Saturday, May 15, 2010

Power Hungry--The truth about "green" energy exposed

A couple of days ago, I downloaded Robert Bryce's book "Power Hungry" to my kindle and I am about 1/3 of the way through it. The book is a trove of information on alternative energy and how unrealistic it is as a quick fix replacement for the much derided fossil fuels we depend on. I'm going to post some of the more salient points from some of the chapters as a reference for myself and others who may be interested in the information.

Chapter 10 dealt with Denmark and its wind-power generation. Here are some quotes and notes to ponder:

1) "Despite massive subsidies for the wind industry and years of hype about the wonders of the Denmark's energy policies, the Danes now have some of the world's most expensive motor fuel. And in 2007, their carbon dioxide emissions were at about the same level as they were two decades ago."

2) Denmark is an oil exporter because it has been very aggressive with its off-shore oil drilling in the North Sea. "Between 1981 and 2007, the country's oil production jumped from less than 15,000 barrels per day to nearly 314,000 barrels per day--an increase of 2,000 percent."

3) Despite its wind power generation, Denmark continues to import coal for electricity generation: Wind power will always need a back-up when the wind doesn't blow. Denmark also supplements their wind power with hydropower from Sweden when the doldrums come for an extended stay.

4) Denmark boasts near-zero energy consumption between 1981-2007 but this is achieved primarily due to near zero population growth and high energy taxes.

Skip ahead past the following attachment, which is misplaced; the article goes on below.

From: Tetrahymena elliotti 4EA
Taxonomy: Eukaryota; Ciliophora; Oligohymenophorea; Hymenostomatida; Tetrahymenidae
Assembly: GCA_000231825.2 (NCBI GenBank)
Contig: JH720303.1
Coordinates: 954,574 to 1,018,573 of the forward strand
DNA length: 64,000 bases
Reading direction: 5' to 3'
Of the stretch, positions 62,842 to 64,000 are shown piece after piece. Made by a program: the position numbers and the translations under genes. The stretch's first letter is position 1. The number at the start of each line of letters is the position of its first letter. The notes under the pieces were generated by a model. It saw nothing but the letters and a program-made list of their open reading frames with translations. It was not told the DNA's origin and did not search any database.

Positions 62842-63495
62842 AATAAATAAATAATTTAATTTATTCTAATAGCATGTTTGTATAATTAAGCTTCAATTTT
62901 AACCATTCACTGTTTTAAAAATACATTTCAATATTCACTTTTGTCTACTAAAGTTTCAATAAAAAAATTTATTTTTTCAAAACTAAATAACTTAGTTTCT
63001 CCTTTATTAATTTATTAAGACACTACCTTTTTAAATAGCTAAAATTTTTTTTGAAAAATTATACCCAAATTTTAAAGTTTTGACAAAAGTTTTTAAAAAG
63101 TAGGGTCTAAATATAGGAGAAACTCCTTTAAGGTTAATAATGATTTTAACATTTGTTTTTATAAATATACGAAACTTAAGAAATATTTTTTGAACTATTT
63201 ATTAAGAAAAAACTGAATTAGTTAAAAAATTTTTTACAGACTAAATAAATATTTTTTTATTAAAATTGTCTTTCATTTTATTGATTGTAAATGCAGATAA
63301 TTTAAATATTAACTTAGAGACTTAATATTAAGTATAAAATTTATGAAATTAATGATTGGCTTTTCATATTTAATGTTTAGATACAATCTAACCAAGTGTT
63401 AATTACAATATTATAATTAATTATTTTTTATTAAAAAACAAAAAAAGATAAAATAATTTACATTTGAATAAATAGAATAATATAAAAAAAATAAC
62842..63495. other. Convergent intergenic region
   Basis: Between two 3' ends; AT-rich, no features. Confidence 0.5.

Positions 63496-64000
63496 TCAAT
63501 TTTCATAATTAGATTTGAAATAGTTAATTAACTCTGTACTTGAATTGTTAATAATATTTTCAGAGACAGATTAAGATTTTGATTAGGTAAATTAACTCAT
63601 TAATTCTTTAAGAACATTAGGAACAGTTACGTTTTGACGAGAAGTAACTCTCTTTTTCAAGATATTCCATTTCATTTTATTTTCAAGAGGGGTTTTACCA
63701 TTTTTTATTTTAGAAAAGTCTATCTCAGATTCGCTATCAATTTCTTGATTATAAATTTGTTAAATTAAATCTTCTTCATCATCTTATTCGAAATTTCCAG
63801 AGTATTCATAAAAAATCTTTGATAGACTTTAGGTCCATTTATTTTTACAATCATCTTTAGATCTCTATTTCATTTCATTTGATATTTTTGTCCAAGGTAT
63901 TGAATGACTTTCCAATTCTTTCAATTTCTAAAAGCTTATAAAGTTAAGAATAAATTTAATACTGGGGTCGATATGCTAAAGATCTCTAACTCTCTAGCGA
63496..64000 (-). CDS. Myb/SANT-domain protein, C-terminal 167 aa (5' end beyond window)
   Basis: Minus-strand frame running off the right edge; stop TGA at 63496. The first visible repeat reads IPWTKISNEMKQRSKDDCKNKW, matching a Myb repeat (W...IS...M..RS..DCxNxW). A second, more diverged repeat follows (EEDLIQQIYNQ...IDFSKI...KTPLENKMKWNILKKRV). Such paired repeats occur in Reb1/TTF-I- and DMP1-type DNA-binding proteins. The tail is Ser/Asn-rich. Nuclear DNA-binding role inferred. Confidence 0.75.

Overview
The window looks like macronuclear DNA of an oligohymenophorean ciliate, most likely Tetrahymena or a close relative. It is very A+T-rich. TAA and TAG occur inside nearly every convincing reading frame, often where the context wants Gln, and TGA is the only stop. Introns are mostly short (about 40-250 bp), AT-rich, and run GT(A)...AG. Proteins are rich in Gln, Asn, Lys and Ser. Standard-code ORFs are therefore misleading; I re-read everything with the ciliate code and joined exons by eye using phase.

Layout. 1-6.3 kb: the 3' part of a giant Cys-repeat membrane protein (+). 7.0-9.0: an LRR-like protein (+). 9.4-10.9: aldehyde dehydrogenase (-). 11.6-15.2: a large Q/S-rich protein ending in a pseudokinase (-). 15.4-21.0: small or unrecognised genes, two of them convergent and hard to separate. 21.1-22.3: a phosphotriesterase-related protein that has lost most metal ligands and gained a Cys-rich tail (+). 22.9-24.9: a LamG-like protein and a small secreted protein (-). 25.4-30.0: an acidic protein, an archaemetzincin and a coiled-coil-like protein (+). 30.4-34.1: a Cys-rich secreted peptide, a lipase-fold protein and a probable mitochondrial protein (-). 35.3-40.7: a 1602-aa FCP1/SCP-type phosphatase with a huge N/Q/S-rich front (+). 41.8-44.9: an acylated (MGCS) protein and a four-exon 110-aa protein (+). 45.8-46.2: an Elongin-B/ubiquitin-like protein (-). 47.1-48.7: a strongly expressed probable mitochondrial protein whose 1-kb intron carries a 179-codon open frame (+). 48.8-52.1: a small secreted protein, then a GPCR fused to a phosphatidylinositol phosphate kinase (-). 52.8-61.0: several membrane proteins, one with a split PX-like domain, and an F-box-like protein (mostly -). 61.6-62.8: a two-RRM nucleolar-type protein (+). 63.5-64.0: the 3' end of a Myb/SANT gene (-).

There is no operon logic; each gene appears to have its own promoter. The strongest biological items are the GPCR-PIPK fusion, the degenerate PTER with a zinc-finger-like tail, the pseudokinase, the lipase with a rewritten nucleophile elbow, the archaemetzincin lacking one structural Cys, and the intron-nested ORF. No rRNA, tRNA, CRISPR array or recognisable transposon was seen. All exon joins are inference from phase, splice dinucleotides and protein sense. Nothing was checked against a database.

5) Electricity rates in Denmark are the highest in Europe. Danes shell out $.38 per kilowatt hour while the French pay $.17 per kilowatt hour. Americans pay $.10 per kilowatt hour.

6) "The Danes are among the most oil-reliant people on earth. In 2007, Denmark got about 51 percent of its primary energy from oil. That's far higher than the percentage in the U.S. (40%) and significantly higher than the world average of 35.6...Denmark is also more coal dependent than the U.S., getting about 26% of its primary energy from coal while America gets about 24% of its primary energy from the carbon-heavy fuel."

More to come.


The_Chef said...

This is veeeery interesting.

Any info on Norway/Sweden? I've heard those referenced as "Environmentally enlightened" by people in discussion and I couldn't speak to the issue because I'm not aware of much data on those two.

I know that Sweden has some serious Hydroelectric and Norway is a relatively large oil producer, but I'm not sure about the actual numbers.

VH said...

There is some information on Sweden not much on Norway except for some charts. I'll post anything I come across from these two nations.